Gareth McCaughan wrote:
On Sunday 2005-11-13 17:43, Marc-Andre Lemburg wrote:
The idea is to add a method called "dedent" to strings. It would do exactly what the current textwrap.indent function does.
You are missing a point here: string methods were introduced to make switching from plain 8-bit strings to Unicode easier.
As such they are only needed in cases where an algorithm has to work on the resp. internals differently or where direct access to the internals makes a huge difference in terms of performance.
In a language that generally pays as much attention to practical usability as Python, it seems a pity to say (as you seem to be implying) that whether something is a string method or a function in (say) the "textwrap" module should be determined by internal implementation details.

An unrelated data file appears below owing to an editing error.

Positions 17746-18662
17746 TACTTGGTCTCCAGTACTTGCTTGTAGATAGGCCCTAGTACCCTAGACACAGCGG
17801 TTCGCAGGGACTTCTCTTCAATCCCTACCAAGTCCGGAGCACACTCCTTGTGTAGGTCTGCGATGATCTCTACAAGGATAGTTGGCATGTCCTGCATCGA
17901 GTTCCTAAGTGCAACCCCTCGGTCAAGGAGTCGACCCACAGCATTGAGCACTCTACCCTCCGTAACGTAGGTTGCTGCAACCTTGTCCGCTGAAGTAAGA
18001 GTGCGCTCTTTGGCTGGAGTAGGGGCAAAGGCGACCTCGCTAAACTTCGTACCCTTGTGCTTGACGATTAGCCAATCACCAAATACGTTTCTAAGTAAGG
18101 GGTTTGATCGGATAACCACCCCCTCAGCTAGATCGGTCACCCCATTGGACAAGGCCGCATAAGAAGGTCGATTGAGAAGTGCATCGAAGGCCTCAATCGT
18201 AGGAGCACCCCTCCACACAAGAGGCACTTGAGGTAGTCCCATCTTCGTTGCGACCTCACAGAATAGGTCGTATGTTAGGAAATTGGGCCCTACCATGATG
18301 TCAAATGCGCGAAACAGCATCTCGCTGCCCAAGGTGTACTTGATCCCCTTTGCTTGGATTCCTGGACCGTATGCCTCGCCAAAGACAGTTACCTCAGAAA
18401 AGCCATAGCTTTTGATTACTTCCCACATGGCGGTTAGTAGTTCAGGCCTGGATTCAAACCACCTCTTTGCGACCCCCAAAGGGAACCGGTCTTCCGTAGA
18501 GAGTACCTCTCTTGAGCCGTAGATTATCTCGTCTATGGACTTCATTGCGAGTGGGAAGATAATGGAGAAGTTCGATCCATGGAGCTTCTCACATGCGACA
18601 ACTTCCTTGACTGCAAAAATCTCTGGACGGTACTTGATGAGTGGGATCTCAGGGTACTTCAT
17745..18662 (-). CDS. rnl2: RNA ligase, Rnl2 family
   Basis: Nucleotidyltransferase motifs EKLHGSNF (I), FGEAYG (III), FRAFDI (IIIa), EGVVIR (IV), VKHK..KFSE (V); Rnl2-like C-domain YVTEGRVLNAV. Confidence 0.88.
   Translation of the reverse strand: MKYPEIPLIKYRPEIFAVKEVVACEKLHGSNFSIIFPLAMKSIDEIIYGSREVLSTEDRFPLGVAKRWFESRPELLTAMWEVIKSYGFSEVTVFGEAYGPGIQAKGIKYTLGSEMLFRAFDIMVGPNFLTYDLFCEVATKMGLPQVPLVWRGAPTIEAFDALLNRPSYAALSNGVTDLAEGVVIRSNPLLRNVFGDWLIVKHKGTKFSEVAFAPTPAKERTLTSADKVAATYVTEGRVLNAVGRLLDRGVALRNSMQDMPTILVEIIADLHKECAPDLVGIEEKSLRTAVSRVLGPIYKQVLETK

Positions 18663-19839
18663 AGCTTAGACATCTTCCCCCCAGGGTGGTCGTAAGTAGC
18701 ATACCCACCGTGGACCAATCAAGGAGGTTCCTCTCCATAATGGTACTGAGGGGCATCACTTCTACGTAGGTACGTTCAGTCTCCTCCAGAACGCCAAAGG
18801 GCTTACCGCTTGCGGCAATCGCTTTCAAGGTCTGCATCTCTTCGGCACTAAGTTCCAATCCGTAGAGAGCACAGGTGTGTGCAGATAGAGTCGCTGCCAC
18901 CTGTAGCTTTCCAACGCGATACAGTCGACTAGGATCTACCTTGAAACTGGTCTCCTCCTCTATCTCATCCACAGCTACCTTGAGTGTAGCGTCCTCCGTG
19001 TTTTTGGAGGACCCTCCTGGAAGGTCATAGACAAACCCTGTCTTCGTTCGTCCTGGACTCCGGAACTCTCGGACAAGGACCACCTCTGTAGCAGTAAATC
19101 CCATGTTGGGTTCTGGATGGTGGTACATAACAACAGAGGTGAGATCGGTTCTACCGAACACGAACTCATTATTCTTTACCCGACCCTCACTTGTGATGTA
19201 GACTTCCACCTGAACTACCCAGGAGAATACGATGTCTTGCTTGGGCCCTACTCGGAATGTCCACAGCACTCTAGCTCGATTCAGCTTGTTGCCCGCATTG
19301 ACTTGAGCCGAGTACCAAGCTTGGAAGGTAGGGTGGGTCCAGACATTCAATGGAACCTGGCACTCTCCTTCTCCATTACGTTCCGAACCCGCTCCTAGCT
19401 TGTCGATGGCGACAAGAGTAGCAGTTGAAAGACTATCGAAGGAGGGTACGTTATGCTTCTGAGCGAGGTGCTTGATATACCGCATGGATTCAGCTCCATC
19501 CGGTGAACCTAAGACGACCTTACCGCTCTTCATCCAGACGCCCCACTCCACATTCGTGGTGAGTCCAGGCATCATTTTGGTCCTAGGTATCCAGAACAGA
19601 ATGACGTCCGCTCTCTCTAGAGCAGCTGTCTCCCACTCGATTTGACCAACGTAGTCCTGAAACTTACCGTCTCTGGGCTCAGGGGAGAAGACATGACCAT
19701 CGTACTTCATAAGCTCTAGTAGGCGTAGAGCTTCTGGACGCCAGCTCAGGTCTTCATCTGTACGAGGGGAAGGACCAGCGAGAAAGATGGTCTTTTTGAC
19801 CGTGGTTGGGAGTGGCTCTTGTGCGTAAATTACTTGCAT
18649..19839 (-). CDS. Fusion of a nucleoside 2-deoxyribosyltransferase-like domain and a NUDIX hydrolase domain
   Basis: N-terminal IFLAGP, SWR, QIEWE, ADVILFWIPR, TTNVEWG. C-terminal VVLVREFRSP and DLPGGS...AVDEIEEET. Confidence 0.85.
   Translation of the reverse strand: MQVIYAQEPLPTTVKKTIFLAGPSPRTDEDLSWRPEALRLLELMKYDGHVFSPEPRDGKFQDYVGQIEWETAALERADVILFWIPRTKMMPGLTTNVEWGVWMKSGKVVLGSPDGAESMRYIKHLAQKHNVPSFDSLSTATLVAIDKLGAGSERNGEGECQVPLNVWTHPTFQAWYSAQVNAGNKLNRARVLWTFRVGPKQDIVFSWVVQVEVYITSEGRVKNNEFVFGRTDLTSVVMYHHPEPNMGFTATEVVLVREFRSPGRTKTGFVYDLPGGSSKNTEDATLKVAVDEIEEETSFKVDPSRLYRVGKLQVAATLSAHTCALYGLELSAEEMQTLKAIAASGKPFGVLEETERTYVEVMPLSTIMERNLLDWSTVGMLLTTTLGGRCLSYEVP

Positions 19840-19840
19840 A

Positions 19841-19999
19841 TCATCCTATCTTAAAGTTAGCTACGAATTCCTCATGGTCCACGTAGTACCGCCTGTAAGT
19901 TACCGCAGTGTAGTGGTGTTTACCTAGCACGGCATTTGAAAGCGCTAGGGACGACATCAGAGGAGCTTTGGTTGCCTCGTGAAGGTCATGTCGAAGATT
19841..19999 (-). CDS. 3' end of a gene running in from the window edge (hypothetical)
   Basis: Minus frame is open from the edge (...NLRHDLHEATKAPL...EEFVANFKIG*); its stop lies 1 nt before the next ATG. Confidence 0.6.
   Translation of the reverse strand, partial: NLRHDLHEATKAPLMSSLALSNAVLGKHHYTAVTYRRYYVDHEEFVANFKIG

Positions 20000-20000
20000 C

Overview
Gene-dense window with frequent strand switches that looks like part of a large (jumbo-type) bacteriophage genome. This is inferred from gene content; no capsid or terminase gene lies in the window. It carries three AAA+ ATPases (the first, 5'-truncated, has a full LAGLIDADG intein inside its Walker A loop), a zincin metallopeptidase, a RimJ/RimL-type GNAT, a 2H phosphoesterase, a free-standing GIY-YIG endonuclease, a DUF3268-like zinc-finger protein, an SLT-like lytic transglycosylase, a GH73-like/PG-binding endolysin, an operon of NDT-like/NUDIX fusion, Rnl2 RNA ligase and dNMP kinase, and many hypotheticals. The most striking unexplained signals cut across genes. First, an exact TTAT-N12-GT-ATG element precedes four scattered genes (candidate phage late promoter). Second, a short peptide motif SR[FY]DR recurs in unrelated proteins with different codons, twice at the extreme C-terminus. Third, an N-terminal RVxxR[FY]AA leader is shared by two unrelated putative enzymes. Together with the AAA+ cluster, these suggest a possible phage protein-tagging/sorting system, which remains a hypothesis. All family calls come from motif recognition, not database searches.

We have to draw a line somewhere - otherwise you could just as well add all functions that accept single string arguments as methods to the basestring sub-classes.
Writing multilined strings without spaces in the beginning of lines makes functions harder to read, since although the Python parser is happy with it, it breaks the visual indentation.
This is really a minor compiler/parser issue and not one which warrants adding another string method.
Adding another string method seems easier, and a smaller change, than altering the compiler or parser. What's your point here? I think I must be missing something.
The point is that the presented use case does not originate in a common need (to dedent strings), but from a desire to write Python code with embedded indented triple-quoted strings which lies in the scope of the parser, not that of string objects.